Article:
Spotlight on the Chorus of Opera North for two unique concerts this summer

Following their acclaimed performance in Opera North’s concert staging of Aida, the Company’s 36-strong Chorus will take centre stage this summer for two eclectic programmes ranging from the sublime early music of Palestrina and William Byrd to the avant-garde antics of Cornelius Cardew and the ‘holy minimalism’ of Arvo Pärt.

Performed at St Margaret’s Church, Ilkley on 6 June and Salts Mill, Saltaire on 21 June, She Loves Me, She Loves Me Not is an evening of seductive, romantic song accompanied by a piano duet.

The concert begins with selections from Palestrina’s sensual arrangements of the Song of Songs, followed by Brahms’ romantic waltzes and a plunge into the astonishing early-20th century decadence of Florent Schmitt’s Chansons à quatre voix: settings of the French composer’s own words, the poetry of Alfred de Musset and ancient Arabic verse. Although Schmitt’s reputation has enjoyed something of a revival in recent years, no recordings of the work are available, and performances are rare.

The second half of the evening opens with a pair of Gesualdo madrigals, and another uncommon treat in the shape of John Bevan Baker’s Songs of Courtship. These beautiful and imaginative settings of ancient Chinese poetry were written in 1992 for a choir on the Black Isle in the Scottish Highlands, where the composer was living at the time. Jazz standards by Fats Waller and Cole Porter close the programme on an exuberant note.

On 27 and 28 June, the Chorus will animate the space of Leeds Art Gallery’s Tiled Hall in Byrd-Cage: The Shape of Sound, a unique concert as part of the first ever Yorkshire Sculpture International festival.

In a programme hand-picked to explore the ability of sound to transform and affect space, the performance will bring together the Renaissance polyphony of Byrd, Andrea Gabrieli and Jacob Handl with the 20th and 21st-century minimalism of John Cage and Arvo Pärt, promising an immersion in the sculptural power and enduring mystery of the human voice.

At the heart of the concert is an excerpt from the revolutionary 1970 work The Great Learning, by the British composer Cornelius Cardew. To begin this piece, each performer chooses a pitch and sings the first line of the text softly eight times, each time for the duration of a breath. Then the ensemble moves around the space, listening to the other singers until they hear a new pitch of their choice, at which time they sing the second line five times at that pitch. The ensemble progresses through the work in this way, and a cloud of notes gradually forms into several clusters. The audience moves through the space along with the singers, creating an ever-changing, unrepeatable experience in space and sound for both groups.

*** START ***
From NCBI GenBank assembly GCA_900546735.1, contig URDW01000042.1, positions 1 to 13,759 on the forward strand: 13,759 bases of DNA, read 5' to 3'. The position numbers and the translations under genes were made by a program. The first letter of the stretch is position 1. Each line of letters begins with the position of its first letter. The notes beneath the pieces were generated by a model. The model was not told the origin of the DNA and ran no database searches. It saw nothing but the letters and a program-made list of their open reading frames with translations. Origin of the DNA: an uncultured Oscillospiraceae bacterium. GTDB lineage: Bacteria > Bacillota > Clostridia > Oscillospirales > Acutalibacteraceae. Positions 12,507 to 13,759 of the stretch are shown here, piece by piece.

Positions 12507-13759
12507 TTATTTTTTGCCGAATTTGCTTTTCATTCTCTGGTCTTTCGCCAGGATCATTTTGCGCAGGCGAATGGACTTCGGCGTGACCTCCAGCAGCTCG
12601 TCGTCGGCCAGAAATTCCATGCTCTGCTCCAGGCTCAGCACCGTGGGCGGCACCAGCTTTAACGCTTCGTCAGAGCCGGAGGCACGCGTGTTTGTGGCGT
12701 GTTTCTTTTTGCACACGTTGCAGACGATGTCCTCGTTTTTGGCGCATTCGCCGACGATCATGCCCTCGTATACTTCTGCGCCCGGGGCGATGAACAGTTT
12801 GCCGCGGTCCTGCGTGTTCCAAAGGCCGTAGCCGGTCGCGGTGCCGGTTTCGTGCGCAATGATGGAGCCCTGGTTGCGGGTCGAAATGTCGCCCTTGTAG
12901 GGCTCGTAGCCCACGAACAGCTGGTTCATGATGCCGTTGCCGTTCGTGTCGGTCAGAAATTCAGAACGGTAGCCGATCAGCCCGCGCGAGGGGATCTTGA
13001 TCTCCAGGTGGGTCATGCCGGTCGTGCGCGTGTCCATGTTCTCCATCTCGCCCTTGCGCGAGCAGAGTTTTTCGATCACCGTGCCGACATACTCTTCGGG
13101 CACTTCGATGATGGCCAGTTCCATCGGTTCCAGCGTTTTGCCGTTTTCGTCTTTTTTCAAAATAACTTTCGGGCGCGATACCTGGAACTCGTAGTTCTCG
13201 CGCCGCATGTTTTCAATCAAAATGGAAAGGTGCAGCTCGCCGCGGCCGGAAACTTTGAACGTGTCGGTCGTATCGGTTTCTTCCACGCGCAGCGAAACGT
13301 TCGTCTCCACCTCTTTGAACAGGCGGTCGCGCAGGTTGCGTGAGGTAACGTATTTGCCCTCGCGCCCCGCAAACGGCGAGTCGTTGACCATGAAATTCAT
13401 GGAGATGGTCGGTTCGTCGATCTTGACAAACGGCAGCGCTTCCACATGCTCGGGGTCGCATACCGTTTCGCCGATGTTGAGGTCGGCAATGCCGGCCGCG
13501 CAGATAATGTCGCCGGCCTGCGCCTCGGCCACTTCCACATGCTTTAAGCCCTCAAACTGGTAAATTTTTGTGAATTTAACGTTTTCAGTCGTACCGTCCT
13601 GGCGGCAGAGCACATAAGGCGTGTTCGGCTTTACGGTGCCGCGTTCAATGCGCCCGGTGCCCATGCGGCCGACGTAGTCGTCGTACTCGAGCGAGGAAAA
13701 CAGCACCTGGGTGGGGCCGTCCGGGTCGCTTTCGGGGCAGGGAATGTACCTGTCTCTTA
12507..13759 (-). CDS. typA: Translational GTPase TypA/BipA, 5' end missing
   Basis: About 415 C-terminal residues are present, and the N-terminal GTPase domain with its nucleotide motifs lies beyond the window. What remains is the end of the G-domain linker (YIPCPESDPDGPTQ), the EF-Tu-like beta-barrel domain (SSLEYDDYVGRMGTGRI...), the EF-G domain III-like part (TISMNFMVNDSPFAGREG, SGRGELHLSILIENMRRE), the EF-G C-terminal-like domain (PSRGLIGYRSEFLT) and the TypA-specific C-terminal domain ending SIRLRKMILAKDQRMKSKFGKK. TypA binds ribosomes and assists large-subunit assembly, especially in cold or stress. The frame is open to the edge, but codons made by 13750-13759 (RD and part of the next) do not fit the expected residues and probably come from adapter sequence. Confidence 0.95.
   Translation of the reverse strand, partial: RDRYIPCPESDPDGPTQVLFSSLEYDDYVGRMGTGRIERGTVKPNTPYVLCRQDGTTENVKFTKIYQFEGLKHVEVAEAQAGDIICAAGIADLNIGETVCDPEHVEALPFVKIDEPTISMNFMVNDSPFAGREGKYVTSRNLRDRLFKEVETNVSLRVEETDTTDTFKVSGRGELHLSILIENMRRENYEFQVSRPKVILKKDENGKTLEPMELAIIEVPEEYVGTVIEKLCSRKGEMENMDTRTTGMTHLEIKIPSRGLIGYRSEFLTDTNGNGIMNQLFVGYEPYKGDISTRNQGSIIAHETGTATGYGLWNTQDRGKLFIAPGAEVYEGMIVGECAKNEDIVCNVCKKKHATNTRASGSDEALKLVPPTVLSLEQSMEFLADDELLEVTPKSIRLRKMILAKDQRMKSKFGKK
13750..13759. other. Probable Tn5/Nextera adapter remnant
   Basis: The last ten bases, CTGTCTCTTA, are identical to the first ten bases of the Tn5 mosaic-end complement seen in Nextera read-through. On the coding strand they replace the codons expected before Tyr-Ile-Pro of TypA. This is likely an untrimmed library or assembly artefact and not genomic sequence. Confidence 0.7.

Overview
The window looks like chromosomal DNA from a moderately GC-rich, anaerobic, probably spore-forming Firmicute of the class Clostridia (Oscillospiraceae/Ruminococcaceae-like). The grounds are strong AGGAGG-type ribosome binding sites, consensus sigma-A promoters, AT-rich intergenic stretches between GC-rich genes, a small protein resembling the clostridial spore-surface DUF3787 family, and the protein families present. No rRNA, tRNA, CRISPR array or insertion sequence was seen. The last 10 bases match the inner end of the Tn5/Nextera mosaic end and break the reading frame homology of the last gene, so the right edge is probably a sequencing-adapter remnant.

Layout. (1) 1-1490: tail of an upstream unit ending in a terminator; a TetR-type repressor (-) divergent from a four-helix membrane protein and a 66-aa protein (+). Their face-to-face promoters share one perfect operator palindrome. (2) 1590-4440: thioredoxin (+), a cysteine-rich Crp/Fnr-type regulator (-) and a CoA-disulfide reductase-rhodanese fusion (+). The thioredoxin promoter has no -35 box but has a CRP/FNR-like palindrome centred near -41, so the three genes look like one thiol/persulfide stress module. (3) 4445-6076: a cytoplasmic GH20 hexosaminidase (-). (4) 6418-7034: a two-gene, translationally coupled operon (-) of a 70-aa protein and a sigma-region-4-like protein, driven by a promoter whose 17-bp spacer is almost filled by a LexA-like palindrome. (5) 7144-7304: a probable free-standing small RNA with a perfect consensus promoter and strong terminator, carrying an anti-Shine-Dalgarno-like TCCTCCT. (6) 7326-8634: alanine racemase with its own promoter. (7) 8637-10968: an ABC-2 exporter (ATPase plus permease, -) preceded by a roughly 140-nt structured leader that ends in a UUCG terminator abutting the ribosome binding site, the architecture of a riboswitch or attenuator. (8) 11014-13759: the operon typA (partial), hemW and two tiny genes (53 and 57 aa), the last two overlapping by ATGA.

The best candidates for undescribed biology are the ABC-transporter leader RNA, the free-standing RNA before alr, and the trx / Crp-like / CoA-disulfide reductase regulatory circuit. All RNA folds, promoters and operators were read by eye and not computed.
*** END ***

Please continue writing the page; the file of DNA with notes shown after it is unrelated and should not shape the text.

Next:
Sandwiched between late-Renaissance works by Handl and Andrea Gabrieli, John Cage’s 1983 work ear for EAR provides the bridge between early music and 20th-century minimalism, composed in an antiphonal style familiar from Gregorian chants, but with a text that uses only the letters found in the word ‘ear’.

Jo Nockels, Head of Projects, Opera North, comments:

“It was quite a challenge to come up with a choral concert as part of a festival of sculpture, responding to the spaces of Leeds Art Gallery. While we might often start with a single artist’s work, in this case we wanted to explore sound as sculptural in itself; three dimensional and occupying space in different ways, with changing relationships to those listening.

“Cardew’s Paragraph 7 is a great example of this, with the singers moving through and around the audience, creating a heady sea of sound from which individual voices come into focus and fall away.”

She Loves Me, She Loves Me Not is performed at St Margaret’s Church, Ilkley on 6 June and Salts Mill, Saltaire on 21 June, with tickets priced from £12.00 – £15.00. Byrd-Cage is performed in the Tiled Hall at Leeds Art Gallery at 7.30pm and 9.00pm on Thursday 27 and Friday 28 June, with tickets at £10.00. Bookings for all of the performances are via Opera North Box Office on 0113 2233600 or online at